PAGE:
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Park Chan-wook: interview
We spoke to Korean director Park Chan-wook about his new film, 'I'm A Cyborg', in cinemas from April 4
In terms of style and tone, this is something of a departure from your vengeance trilogy (‘Sympathy for Mr Vengeance’, ‘Oldboy’ and ‘Lady Vengeance’). What made you choose to go in this new direction?
'The biggest film distributor in South Korea is called CJ Entertainment. They had this new type of HD camera and, for me, making this film was almost like an experiment. HD camera are meant to be the film industry’s future, so it was like playing with a new toy and a chance to get ahead of the game.
'Also, after the vengeance trilogy, I was planning on making a film about vampires called "Thirst". Although, the idea of going from something as dark as the vengeance films to this which is even darker, I felt really frustrated, frankly quite tired of it. So when this suggestion of making "Thirst" came up, I thought I could make something very contrasting, very cute and very sweet in between.
'Making the film, I felt like the scuba diver who has been under the water for a long time and has come back up to see the sun, have a breathe, and change the air pack before going back into the water. I wanted to experience something different before diving straight back into the darkness.'
I got the sense watching the film there was still an element of revenge, but perhaps looking at it in from a different angle. Where the other films take revenge on other people, this film felt more like people taking revenge on themselves. Do you agree with that? And if so, what is it about the idea of revenge that appeals to you?
'You could say that there are elements of revenge, especially from Young-goon. She hates all the adults in her life, particularly the Whitecoats who take her away and takes her grandmother is sent to the care centre. She really wanted to kill them but also the feeling that she couldn’t stop them so she almost persecutes herself for that.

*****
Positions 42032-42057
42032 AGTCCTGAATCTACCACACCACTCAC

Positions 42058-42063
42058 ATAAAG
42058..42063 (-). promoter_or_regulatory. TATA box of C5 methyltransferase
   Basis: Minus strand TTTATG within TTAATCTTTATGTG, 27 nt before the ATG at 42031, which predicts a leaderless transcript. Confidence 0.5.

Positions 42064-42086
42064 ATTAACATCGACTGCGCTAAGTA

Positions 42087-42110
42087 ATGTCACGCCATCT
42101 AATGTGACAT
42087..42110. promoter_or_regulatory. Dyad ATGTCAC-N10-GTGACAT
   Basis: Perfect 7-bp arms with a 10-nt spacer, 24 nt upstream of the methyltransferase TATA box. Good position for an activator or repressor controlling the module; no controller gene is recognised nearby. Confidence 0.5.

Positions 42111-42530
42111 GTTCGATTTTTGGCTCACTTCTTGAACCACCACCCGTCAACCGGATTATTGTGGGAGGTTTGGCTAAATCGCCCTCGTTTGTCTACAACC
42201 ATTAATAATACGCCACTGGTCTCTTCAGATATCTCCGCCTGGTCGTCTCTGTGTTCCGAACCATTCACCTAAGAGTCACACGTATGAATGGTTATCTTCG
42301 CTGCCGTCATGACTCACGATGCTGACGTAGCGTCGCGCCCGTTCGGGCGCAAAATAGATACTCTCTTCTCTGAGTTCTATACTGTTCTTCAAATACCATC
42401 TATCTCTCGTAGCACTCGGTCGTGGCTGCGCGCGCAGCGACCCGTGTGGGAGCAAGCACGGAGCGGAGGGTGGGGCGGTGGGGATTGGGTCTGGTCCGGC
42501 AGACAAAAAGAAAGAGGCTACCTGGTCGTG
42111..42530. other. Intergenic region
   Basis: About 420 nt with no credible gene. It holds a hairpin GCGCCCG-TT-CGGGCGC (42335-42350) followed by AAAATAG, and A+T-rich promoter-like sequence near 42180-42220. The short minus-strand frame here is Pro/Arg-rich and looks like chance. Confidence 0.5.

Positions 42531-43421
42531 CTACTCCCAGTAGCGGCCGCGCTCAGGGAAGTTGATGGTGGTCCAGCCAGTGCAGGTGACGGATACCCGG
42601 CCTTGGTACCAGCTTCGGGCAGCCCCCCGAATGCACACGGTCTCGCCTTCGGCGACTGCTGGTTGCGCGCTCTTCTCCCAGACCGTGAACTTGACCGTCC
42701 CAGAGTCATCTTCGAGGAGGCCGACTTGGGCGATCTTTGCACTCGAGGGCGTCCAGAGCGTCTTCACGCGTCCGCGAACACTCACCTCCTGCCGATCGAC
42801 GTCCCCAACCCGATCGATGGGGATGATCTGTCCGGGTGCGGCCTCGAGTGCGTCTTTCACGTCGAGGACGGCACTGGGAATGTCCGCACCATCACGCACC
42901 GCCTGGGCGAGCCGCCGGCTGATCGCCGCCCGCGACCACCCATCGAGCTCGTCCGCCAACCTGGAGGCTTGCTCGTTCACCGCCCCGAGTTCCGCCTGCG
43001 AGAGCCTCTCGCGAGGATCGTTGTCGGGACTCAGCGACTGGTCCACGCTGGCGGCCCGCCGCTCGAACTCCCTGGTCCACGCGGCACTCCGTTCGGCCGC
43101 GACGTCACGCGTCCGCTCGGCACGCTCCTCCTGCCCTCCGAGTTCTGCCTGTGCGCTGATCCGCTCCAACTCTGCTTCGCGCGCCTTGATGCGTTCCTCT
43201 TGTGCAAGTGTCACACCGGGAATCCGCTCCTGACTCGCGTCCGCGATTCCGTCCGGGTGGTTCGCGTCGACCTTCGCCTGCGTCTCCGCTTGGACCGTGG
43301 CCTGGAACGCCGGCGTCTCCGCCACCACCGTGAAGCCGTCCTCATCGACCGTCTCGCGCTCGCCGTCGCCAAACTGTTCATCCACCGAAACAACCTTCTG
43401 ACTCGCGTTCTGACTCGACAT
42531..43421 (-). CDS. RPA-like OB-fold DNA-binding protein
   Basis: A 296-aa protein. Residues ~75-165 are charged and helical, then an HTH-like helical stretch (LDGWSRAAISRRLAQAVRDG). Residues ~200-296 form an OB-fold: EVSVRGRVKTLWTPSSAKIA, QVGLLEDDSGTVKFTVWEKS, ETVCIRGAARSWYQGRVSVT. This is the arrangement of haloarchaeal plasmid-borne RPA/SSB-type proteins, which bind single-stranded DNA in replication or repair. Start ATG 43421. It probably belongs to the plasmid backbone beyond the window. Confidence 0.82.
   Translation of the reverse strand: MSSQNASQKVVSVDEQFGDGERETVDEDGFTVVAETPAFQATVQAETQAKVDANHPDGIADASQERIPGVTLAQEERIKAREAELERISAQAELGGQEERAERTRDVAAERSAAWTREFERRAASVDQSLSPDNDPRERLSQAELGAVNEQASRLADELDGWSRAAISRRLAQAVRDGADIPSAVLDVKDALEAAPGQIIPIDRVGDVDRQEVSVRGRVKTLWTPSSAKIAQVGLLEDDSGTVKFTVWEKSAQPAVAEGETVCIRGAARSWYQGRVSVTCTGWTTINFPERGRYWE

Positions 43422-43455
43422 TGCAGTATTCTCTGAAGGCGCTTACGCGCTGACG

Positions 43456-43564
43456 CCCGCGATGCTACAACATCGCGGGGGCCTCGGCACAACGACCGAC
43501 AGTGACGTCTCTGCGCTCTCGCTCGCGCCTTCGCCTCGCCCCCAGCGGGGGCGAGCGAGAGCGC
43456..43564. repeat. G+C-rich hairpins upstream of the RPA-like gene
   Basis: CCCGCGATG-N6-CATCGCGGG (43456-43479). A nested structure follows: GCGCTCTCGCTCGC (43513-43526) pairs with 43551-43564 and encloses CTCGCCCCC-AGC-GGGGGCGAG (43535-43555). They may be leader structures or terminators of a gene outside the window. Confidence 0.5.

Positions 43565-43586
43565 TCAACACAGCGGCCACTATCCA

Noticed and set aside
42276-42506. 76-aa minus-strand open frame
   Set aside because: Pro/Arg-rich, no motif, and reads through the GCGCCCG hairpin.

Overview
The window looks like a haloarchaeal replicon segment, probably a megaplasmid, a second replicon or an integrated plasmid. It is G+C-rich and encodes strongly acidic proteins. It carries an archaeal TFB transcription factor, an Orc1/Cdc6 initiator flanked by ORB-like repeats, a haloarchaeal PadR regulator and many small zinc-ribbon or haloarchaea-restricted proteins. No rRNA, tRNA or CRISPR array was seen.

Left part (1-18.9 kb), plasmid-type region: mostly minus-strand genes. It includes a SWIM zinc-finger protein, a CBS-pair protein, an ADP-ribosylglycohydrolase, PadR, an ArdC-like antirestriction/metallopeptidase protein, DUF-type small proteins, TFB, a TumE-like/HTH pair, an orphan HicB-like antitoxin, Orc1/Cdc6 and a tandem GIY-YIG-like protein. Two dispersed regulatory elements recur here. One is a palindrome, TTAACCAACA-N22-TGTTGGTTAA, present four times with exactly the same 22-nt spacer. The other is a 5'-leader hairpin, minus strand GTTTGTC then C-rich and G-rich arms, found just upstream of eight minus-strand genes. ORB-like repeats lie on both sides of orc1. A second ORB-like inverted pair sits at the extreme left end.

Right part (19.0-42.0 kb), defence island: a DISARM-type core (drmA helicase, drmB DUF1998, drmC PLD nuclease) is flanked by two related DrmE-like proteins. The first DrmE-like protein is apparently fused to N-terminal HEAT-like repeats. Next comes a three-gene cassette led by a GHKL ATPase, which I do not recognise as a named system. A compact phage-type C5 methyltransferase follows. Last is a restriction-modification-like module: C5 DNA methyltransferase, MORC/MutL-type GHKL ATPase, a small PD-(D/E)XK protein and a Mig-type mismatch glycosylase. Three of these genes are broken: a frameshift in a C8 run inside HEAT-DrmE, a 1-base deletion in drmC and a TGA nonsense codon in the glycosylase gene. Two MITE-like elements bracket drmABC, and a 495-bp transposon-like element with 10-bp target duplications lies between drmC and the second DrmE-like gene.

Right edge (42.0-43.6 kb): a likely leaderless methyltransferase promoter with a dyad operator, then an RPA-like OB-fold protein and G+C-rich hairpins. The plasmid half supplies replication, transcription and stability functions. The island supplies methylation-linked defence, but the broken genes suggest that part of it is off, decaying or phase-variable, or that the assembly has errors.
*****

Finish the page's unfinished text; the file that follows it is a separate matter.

'So you could say she was taking revenge on herself, but if you do that, everything in the world becomes a revenge story.'
Could you describe the process of writing films and where your ideas and inspiration comes from?
'The first idea that I had was during the post-production of "Oldboy". I was in a car with some friends and suddenly I got this idea came about a psychiatric hospital and particularly a group therapy moment where everybody sits in a circle with doctors and nurses in between them. The patients have all different kind of problems and the doctors and nurses are trying to get them to say to the group how they’re feeling, but they don’t really want to speak so the doctors and nurses trick them into thinking that sharing your problems is fun.
'I also wanted to bring in the idea that some of the doctors and nurses don’t know that the patients all have relationships with each other. Some people love each other, some people love someone, some people are in a love triangle and some people hate each other.'
Your films rely very heavily on intense central performances, often rooted in characters and experiences that aren’t particularly ‘normal’. How do you work with actors to create those performances?
'In front of the camera when they’re actually shooting each scene, I don’t really like to give specific directions. I like to give them freedom to do what they want in front of the camera. But, in the pre-production stages I drink a lot with the actors and they talk about their lives and what’s going on and we listen to each other’s stories. Little by little they get to know each other really well and they also touch on ideas from the film.
'I believe it’s a lot better than sitting in a room with everyone in an official capacity. By the time they actually get to filming, the actors do think about their roles independently, but they have a very set frame in their mind that I have cultivated as the director.'
From the images, the camera movements, the way the characters moved and the music, 'I'm A Cyborg' reminded me of a musical. Were you influenced by Hollywood musicals?
'Normally, if I find myself being influenced by something, then I try to get rid of it. There isn’t anything specific that I tried to emulate. I do like musical films more than big Hollywood films, especially those by Jacques Demi and Vincent Minelli. But there isn’t anything specific I wanted to include in the film.'
A lot of film writers refer to you as an auteur. Do you agree with this? Is it a good thing that people thing your work is recognisable?
'I don’t really believe in the auteur theory. There are a lot of directors who you can recognise, but I don’t believe he’s one of them. I want to make diverse films. I don’t want to my films to be the equivalent of the Louis Vuitton monogram.'
Author: David Jenkins
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